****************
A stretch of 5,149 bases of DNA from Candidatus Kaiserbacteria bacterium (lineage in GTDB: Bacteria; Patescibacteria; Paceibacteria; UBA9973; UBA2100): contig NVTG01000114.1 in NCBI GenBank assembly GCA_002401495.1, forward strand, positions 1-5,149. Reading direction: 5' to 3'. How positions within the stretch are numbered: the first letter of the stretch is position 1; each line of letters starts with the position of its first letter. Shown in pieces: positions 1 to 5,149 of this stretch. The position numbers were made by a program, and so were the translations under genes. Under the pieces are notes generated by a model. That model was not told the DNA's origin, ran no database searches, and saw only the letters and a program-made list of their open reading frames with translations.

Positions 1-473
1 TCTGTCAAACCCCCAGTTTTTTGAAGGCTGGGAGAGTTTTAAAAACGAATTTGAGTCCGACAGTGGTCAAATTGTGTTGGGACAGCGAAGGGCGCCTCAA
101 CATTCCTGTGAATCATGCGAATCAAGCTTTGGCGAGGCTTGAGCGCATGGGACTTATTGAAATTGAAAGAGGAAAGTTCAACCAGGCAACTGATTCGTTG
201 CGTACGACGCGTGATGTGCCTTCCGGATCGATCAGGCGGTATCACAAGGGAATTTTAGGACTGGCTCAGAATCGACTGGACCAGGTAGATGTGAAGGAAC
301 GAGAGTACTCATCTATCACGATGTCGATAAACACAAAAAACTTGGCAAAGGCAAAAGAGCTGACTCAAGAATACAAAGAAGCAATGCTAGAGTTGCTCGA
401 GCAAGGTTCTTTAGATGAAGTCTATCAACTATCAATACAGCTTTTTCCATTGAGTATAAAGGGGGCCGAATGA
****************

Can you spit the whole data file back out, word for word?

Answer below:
A stretch of 5,149 bases of DNA from Candidatus Kaiserbacteria bacterium (lineage in GTDB: Bacteria; Patescibacteria; Paceibacteria; UBA9973; UBA2100): contig NVTG01000114.1 in NCBI GenBank assembly GCA_002401495.1, forward strand, positions 1-5,149. Reading direction: 5' to 3'. How positions within the stretch are numbered: the first letter of the stretch is position 1; each line of letters starts with the position of its first letter. Shown in pieces: positions 1 to 5,149 of this stretch. The position numbers were made by a program, and so were the translations under genes. Under the pieces are notes generated by a model. That model was not told the DNA's origin, ran no database searches, and saw only the letters and a program-made list of their open reading frames with translations.

Positions 1-473
1 TCTGTCAAACCCCCAGTTTTTTGAAGGCTGGGAGAGTTTTAAAAACGAATTTGAGTCCGACAGTGGTCAAATTGTGTTGGGACAGCGAAGGGCGCCTCAA
101 CATTCCTGTGAATCATGCGAATCAAGCTTTGGCGAGGCTTGAGCGCATGGGACTTATTGAAATTGAAAGAGGAAAGTTCAACCAGGCAACTGATTCGTTG
201 CGTACGACGCGTGATGTGCCTTCCGGATCGATCAGGCGGTATCACAAGGGAATTTTAGGACTGGCTCAGAATCGACTGGACCAGGTAGATGTGAAGGAAC
301 GAGAGTACTCATCTATCACGATGTCGATAAACACAAAAAACTTGGCAAAGGCAAAAGAGCTGACTCAAGAATACAAAGAAGCAATGCTAGAGTTGCTCGA
401 GCAAGGTTCTTTAGATGAAGTCTATCAACTATCAATACAGCTTTTTCCATTGAGTATAAAGGGGGCCGAATGA